apt-get install bleachbit

The usage also is very simple, you just run the software and tick the boxes relevant to the clutter that you want gone and BleachBit will delete it. It does give you a preview of the files it found so that you can decide if you actually want to delete the stuff it identifies before you delete it.

Well this is all for now. Will write more later.

Thanks to How to Sort and Remove Duplicate Photos in Linux for pointing me towards FSlint and Ten Linux freeware apps to feed your penguin for pointing me towards BleachBit.

– Suramya

December 12, 2014

My new toy: the Moto 360 smart watch

So I have a new toy that I am super excited about and It is a birthday gift from me to myself. :) I have been wanting to get a smartwatch since last year when the Samsung gear came out but when I saw the gear I didn’t like the way it looked so ended up not buying it. Now that I have bought the Moto 360, I am glad I didn’t buy the gear because it beats the Gear hands down, no questions asked. I have been using it for 3 days now and I love it.


The Moto 360 with the default Face

The initial setup of the watch was easy, I just had to download an app on my phone and follow the prompts, took me about 2 mins (excluding the time to download the app) to complete the pairing and setup. Once the app was installed the watch downloaded the latest firmware and upgraded automatically after I charged the battery which was surprisingly very fast. Once the upgrade completed it was connected to my S5 and has been working like a charm.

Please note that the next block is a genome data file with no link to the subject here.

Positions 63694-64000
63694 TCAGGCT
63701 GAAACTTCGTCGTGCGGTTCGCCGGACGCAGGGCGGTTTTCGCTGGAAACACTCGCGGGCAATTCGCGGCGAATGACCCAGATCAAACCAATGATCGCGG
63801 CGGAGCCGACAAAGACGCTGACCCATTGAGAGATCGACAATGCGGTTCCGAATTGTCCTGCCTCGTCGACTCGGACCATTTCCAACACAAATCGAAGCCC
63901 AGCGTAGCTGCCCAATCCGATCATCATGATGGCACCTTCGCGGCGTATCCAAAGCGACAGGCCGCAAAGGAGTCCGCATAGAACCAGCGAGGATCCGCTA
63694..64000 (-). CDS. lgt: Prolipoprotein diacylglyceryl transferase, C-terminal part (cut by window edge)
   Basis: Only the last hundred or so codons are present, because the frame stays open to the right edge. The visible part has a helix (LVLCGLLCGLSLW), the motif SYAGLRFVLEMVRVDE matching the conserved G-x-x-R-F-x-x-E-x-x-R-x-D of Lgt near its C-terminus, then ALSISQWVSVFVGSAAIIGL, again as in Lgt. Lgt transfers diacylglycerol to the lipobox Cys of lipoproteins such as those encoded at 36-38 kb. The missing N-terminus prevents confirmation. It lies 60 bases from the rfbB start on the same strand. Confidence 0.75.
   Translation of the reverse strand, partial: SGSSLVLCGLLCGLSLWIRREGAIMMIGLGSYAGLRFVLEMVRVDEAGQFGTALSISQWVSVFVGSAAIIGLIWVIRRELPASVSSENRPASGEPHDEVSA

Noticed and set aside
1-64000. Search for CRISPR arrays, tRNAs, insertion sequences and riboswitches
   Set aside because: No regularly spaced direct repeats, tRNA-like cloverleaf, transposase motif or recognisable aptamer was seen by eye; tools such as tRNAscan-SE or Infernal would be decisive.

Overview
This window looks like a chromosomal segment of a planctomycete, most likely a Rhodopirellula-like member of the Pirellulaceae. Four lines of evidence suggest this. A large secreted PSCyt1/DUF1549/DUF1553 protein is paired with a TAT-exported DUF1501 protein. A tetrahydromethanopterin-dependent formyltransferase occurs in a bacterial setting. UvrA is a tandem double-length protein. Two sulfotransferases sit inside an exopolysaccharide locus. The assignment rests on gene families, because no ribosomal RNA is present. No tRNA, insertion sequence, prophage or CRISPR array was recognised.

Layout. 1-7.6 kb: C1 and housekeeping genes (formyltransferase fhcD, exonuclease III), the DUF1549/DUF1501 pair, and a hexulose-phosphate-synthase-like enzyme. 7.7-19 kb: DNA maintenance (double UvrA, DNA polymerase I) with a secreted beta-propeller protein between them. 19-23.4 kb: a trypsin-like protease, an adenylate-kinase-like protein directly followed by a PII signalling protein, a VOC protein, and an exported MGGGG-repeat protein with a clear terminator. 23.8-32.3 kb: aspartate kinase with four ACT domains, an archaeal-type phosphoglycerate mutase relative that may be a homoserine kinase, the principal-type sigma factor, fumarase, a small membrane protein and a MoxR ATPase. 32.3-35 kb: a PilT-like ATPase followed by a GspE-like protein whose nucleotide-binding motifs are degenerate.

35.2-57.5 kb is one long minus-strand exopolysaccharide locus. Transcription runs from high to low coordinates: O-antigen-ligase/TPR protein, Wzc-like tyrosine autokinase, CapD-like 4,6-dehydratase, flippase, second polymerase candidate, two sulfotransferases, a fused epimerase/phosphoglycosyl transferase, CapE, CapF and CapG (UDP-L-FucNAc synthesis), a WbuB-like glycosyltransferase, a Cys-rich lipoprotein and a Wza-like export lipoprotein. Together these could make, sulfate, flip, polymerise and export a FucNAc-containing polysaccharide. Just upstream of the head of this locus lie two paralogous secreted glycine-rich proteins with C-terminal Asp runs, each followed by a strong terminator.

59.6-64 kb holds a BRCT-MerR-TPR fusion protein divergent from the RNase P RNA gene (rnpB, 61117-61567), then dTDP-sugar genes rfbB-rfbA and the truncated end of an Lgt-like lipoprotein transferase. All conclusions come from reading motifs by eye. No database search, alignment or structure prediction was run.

The default apps on the 360 are the Fitness apps, ability to receive any notifications on the watch and control the music app and the Google camera app from the watch. It has built in voice recognition which works fantastically great and is integrated with Google Now. Tonight we tried it out in a restaurant where we had gone out for a team outing and it had no trouble with the voice recognition even with the background noise. In addition to the default apps so far I have also installed a flashlight app, a dictation app and another camera app that lets me use the watch as a viewfinder for the camera on my phone. I keep finding cool new apps for the watch every day so will probably be installing a lot more stuff on it in the near future.

As I said earlier Voice recognition works for most of the things I would want to do on the watch, like use to to initiate a call or dictate a reply to an SMS, start an app etc. For the rest the touch screen works fine. Took me a bit of time to figure out how to run the new apps I installed because that isn’t really intuitive initially (or maybe I was just sleep deprived) but once I figured that out I was good to go. I think it would have made sense for them to put this in the help section.

The watch is not bulky at all and is lighter than my other watch. Lots of folks have complained about its size online but I didn’t find that to be an issue. However the battery life could have been better. In my daily use I am down to about 35% charge by the time I am ready to sleep after starting with a full charge in the morning. The charger looks nice and the charging is fast, however since the watch has a custom charger it means that I have to make sure that I carry it with me when I am traveling because none of my other chargers work with it. Sure, I can buy another charger for the office but it’s a pain.

The other issue that I noticed with it is that the heart rate sensor is crap. Every single time I have tried to check my heart rate (using both fit and the Moto software) it has failed with a sensor time out message, although Vinit did manage to get it to work once so I know the sensor works.